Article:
Association of Personal Injury Lawyers
A not-for-profit organisation representing injured people

Peers urged to protect injured veterans from ‘baseless’ law change

10 Mar 2021
APIL news

Injured armed forces personnel and veterans will be treated as second class citizens if restrictions to their legal rights are not dropped from a Government Bill, lawyers have warned peers.

Members of the House of Lords will continue to consider amendments to part two of the Overseas Operations (Service Personnel and Veterans) Bill tomorrow (11 March).

“After yesterday’s debate, an arbitrary and absolute six-year time limit on negligence claims against the Ministry of Defence remains a part of this Bill,” said Sam Elsby, president of the Association of Personal Injury Lawyers (APIL) a not-for-profit group, committed to helping injured people.

“This means that our armed forces personnel who are injured needlessly during overseas operations will have less protection under the law than prisoners in this country.

“Only the Ministry of Defence (MoD) will benefit, as it will escape the responsibility of compensating some of those who are injured through its own negligence,” he said.

“We urge peers, during tomorrow’s debate, to support amendments which would still allow  judicial discretion in these cases and help to safeguard the rights of injured service personnel and veterans.”

Mr Elsby explained that there are many reasons why people are not able to bring claims within the set time limits: sometimes they are misinformed about their rights; sometimes, the very nature of the injury can make it impossible to bring a claim on time.

“For example, even after receiving a diagnosis, it can take people with post-traumatic stress disorder (PTSD) many years before they are able to talk about what happened to them without fear of reliving the trauma,” Mr Elsby explained.

“By the time they are ready to talk and ask for legal help, it could then be too late if this Bill, as drafted, becomes law. Injured personnel and veterans will no longer be able to rely on the unfettered discretion of the courts to allow a claim to proceed after the limitation period has expired. They will be denied the justice they deserve, and to which they should have a right,” he said.

“We reject utterly the continued assertions from ministers that part two of this Bill is beneficial to service personnel and veterans. It is completely without foundation.”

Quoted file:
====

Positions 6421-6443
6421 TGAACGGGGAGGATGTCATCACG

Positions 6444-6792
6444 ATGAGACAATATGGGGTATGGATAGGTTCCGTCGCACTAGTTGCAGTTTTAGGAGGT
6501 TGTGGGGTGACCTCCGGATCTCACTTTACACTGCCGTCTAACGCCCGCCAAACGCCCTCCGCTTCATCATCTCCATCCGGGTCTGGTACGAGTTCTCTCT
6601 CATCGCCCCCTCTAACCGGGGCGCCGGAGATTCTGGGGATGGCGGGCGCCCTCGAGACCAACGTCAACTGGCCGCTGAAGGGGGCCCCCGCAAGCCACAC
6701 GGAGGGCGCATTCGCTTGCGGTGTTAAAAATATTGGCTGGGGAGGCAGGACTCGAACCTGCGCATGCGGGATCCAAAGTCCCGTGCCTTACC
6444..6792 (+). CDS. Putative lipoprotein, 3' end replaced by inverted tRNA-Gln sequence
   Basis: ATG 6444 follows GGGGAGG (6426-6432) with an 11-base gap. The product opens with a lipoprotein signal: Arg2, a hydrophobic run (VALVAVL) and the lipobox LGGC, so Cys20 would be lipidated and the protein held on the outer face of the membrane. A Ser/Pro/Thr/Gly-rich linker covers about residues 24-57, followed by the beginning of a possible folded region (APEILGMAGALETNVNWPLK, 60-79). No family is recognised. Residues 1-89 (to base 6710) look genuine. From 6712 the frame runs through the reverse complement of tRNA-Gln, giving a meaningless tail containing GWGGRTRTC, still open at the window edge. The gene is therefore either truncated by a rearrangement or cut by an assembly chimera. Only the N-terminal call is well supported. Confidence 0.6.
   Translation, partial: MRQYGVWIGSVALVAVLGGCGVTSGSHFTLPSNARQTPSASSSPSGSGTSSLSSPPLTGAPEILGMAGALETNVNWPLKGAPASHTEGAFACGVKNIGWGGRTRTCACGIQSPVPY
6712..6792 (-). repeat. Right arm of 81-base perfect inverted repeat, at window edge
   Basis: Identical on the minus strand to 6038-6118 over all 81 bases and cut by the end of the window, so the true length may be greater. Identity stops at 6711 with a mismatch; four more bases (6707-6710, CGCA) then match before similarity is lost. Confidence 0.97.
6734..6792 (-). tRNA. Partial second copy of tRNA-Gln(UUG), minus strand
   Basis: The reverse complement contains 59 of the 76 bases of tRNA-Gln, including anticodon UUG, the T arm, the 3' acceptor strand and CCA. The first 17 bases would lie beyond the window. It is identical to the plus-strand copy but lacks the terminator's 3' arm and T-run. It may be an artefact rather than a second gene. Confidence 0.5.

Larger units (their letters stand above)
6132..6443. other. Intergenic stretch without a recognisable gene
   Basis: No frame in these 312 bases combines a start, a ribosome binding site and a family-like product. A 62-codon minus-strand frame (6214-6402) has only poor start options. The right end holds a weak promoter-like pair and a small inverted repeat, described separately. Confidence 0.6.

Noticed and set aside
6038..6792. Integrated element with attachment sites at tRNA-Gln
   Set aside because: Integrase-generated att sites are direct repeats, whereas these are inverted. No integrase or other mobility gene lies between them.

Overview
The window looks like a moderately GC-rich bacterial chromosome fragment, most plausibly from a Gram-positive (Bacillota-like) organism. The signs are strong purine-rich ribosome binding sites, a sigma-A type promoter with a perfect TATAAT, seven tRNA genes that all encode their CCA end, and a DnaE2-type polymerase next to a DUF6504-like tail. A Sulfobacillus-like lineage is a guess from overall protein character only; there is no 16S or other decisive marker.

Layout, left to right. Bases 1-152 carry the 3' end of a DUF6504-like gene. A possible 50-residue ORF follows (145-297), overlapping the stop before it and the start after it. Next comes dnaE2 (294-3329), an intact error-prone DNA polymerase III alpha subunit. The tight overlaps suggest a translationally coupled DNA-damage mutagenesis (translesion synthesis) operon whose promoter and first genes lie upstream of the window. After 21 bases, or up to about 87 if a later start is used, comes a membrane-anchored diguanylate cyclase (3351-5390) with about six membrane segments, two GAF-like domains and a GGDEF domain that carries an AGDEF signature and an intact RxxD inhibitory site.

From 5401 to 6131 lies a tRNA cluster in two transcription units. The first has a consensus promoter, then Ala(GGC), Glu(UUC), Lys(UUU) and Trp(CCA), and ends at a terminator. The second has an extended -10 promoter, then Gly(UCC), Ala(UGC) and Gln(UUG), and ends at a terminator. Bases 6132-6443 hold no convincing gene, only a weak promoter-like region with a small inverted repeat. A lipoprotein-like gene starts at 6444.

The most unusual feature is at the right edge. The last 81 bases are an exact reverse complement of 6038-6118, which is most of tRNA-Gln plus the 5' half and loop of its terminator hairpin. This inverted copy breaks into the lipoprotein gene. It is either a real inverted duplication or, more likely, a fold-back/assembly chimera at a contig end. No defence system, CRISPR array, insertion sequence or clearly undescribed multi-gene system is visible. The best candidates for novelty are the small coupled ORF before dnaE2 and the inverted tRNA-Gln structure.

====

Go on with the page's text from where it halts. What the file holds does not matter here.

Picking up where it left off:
Notes to editors:

  • Overseas Operations (Service Personnel and Veterans) Bill is at committee stage in the House of Lords. Peers are sitting to examine the Bill on 11 March and 16 March. Read APIL’s briefing here:
  • The Association of Personal Injury Lawyers (APIL) is a not-for-profit campaign group which has been committed to injured people for more than 30 years. Our vision is of a society without needless injury but, when people are injured, they receive the justice they need to rebuild their lives.  We have more than 3,200 members who are committed to supporting the association’s aims, and all are signed up to APIL’s code of conduct and consumer charter.  Membership comprises mostly solicitors, along with barristers, legal executives, paralegals and some academics.
  • For more information contact APIL's communications manager Jane Hartwell on t: 0115 943 5416, e:,
  • Follow @APIL on Twitter:


Past press releases

Commissioner needed to solve patient safety crisis, 02 Nov 2021
Public wants ban on injury compensation calls and texts , 08 Sep 2021
Action needed now to stop the misery of needless injuries, 04 Aug 2021
Injury Prevention Week: it’s common sense!, 02 Aug 2021
Principle of openness 'undermined' by plans for patient safety probes, 14 Jul 2021
Seriously injured people are “not canny investors” hears justice committee, 10 Jun 2021
Whiplash injury compensation slashed, 03 Jun 2021
Government must act now on bereavement damages law, 14 May 2021

More past press releases

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Lorraine Gwinnutt
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Communications Manager
Jane Hartwell
0115 943 5416

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Iman Anthony
0115 943 5431